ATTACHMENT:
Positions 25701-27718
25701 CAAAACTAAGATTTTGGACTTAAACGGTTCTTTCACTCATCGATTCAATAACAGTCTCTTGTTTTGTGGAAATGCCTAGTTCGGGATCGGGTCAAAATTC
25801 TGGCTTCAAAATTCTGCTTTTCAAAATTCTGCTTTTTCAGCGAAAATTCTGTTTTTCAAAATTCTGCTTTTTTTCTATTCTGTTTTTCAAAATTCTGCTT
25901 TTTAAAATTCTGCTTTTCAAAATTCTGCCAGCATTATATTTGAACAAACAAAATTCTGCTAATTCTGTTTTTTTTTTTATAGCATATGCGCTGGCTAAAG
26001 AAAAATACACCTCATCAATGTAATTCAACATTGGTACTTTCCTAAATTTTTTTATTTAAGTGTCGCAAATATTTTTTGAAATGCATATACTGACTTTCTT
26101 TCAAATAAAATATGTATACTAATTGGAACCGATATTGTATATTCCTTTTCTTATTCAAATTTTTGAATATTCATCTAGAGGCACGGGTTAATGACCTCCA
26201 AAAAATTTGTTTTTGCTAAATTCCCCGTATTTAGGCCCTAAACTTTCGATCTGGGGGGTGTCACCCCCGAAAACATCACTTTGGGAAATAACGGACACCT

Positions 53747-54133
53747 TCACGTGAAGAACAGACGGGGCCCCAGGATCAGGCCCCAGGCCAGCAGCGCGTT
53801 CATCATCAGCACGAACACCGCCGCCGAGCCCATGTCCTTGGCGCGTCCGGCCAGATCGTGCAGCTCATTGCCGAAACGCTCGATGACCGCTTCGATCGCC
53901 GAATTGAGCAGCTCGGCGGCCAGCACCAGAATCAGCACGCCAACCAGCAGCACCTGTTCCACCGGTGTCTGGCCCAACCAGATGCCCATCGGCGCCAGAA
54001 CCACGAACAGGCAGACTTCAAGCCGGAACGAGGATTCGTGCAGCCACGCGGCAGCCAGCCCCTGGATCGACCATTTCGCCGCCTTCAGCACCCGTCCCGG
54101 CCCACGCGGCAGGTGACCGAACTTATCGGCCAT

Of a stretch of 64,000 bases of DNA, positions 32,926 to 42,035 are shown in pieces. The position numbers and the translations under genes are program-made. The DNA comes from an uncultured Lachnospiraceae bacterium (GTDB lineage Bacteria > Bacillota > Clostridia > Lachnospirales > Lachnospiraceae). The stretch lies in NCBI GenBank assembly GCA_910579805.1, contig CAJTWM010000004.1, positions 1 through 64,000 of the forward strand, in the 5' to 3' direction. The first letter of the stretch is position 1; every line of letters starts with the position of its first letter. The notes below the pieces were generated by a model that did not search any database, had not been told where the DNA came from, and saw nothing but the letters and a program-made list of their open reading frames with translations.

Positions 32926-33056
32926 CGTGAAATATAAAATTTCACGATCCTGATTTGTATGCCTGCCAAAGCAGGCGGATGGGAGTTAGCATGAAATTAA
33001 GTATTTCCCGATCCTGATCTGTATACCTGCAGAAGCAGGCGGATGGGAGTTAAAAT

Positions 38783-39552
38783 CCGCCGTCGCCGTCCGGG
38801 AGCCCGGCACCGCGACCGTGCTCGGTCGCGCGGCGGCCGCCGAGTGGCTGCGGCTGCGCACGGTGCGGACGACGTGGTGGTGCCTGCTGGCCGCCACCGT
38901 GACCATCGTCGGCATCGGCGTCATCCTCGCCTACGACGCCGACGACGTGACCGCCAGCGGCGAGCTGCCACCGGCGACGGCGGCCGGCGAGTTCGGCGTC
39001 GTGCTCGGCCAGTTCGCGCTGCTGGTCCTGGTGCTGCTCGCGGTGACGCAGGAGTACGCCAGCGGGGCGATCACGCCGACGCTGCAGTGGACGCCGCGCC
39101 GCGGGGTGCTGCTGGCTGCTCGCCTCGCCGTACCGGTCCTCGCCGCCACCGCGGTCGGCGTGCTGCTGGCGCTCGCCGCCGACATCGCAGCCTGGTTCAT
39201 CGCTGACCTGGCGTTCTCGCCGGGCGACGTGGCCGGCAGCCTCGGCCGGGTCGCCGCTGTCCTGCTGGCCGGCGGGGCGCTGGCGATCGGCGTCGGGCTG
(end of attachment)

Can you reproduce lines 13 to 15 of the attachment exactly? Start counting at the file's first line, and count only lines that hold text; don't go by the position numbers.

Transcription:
54101 CCCACGCGGCAGGTGACCGAACTTATCGGCCAT

Of a stretch of 64,000 bases of DNA, positions 32,926 to 42,035 are shown in pieces. The position numbers and the translations under genes are program-made. The DNA comes from an uncultured Lachnospiraceae bacterium (GTDB lineage Bacteria > Bacillota > Clostridia > Lachnospirales > Lachnospiraceae). The stretch lies in NCBI GenBank assembly GCA_910579805.1, contig CAJTWM010000004.1, positions 1 through 64,000 of the forward strand, in the 5' to 3' direction. The first letter of the stretch is position 1; every line of letters starts with the position of its first letter. The notes below the pieces were generated by a model that did not search any database, had not been told where the DNA came from, and saw nothing but the letters and a program-made list of their open reading frames with translations.

Positions 32926-33056